• These are working bins that you will move footage in and out of as it migrates down your syncing pipeline. Recycle the same bins and always put them in the same location so you know what’s going on with a clip even if your work is interrupted. You can keep them in an assistant editor folder.
    • You should have four working bins: Syncing, Sync Errors, Maybe Synced, and Synced. Put the day’s audio clips into Syncing.
  3. Autosync.
    • Move one of the colours (ie A-Cam) from Superbin into Syncing. Select all clips in the bin.
    • Go to clip > Autosync (I have this hotkeyed to Shift+Z). Sync by source timecode. Choose Include audio from audio-only clips, range start A1 to A2. This will give you two tracks of audio and discard the rest, but the metadata is preserved such that sound can easily relink back to all production audio tracks if they choose. If the editor prefers to have all audio tracks to work with (most do not), then choose a A1 to A8 or however many tracks of audio there are. You can always remove additional tracks from the subclips later.
    • Avid will display an error code if there were some clips that did not sync because no matching timecode was fine. Click ok.
    • All of the clips that synced to some type of matching timecode have now been subclipped.
    • The master clips – and audio – that did not find a match are now selected and highlighted in the Syncing bin. Drag them over to Sync Errors. Sort by icon, select the Audio clips and move them back into Syncing.
    • In the Syncing bin, select the remaining subclips only, and move them into Maybe Synced.
    • Select the remaining master clips and move them into Synced.
    • Repeat this process for the rest of the cameras.
  4. Subclip the Sync Errors.
    • Click on the top clip in Sync Errors, double click to bring it up in Source window, and then subclip it (my subclip hotkey is D).
    • Do this for all remaining clips. Move them over to the Synced bin as you go along.
    • The reason why we’re subclipping these is so that we can visually see that this is something we tried to autosync to production audio, and were not able to. If we had some clips subclipped and some masters, things would be less organized.
  5. Manually check each clip in Maybe Synced.
    • Sort the bin by Name so that the camera masters interlap with their subclips.
    • Autosync works by looking for a timecode match and creating a subclip which discards the camera audio and adds the production audio. But in unscripted, there might be times when sound was rolling for say the A camera, and C camera was at the same time also rolling in a different location (usually for doing GVs/ B-roll). We want to identify those clips that have had the wrong audio applied. Double click on a clip, and skim through it in the source monitor. If the audio is correct, move it to the Synced bin. If it’s not correct, match frame batch to the source, clear in-to-out (I hotkey this to G) and the subclip. Delete the first subclip, which ended in .sync. Your new subclip has the camera guide track. Move that into the Synced bin.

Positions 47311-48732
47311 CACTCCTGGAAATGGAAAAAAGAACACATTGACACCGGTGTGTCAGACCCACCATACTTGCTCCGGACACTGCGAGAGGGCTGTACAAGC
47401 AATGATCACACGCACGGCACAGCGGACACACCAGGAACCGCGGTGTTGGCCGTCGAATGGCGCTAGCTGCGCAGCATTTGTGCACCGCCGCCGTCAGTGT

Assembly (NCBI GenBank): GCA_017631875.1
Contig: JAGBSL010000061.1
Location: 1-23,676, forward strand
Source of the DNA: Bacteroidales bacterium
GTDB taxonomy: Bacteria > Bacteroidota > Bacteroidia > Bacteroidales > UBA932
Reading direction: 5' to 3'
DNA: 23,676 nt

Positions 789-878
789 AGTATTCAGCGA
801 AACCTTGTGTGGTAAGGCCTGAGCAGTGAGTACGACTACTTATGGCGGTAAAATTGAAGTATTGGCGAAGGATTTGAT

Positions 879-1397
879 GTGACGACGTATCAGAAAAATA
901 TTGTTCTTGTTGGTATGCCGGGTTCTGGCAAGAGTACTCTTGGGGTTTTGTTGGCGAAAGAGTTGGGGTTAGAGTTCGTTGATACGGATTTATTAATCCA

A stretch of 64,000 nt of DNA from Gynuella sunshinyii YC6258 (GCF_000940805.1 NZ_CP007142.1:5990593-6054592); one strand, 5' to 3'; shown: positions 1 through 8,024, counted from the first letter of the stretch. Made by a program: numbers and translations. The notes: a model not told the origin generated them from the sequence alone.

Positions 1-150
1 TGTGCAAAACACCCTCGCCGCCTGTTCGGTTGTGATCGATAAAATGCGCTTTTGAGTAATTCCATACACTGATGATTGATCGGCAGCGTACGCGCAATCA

• Do this for all clips.
  6. Check that none of the subclips have been trimmed early.
    • The autosync process trims off any part of the clip where there is no timecode match. So if audio cut out too quickly, there’s a chance that there’s something relevant not included in the subclip.
    • To check for this, in your Syncing bin sort by Name, so that the master clips now interlap with their subclips.
    • In your bin, add a Start and Duration column.
    • Scroll through the bin, looking at the durations. Mostly they will be identical. In cases where the subclip is shorter, look at the Start time.
      • If it starts later than the master clip, open that subclip, matchframe back from the start, mark that as an outpoint, then go to the start of the master and mark that as an in. Scrub through this section – if it’s relevant, you can subclip it, only having the camera audio. If it’s just the cameras setting up, then don’t include it.
      • If the subclip starts at the same time as the master clip, open it, go to the end, matchframe back to the master, go to the end and mark this as an out. Scrub the section, subclip if it’s relevant, leave it if not.
    • This will be the time when you identify that one of the clips somehow did not get subclipped. If this is the case, take the master clip, try to autosync it in the audio folder, and if it doesn’t match up with anything, subclip it with the guide track only.
  7. Put the Master clips in a bin for Masters.
    • Sort by icon so that you can quickly grab all of the masters.
  8. Set the audio tracks.
    • We’re now going to strip the subclips that have camera guide only, to the correct amount of tracks. Sometimes camera will record 8 tracks of audio even if there’s really only 2 or 3 channels recording. Toggle Source/Record in Timeline, and turn on audio waveforms. Click through some of the master clips to assess how many channels are really recording information.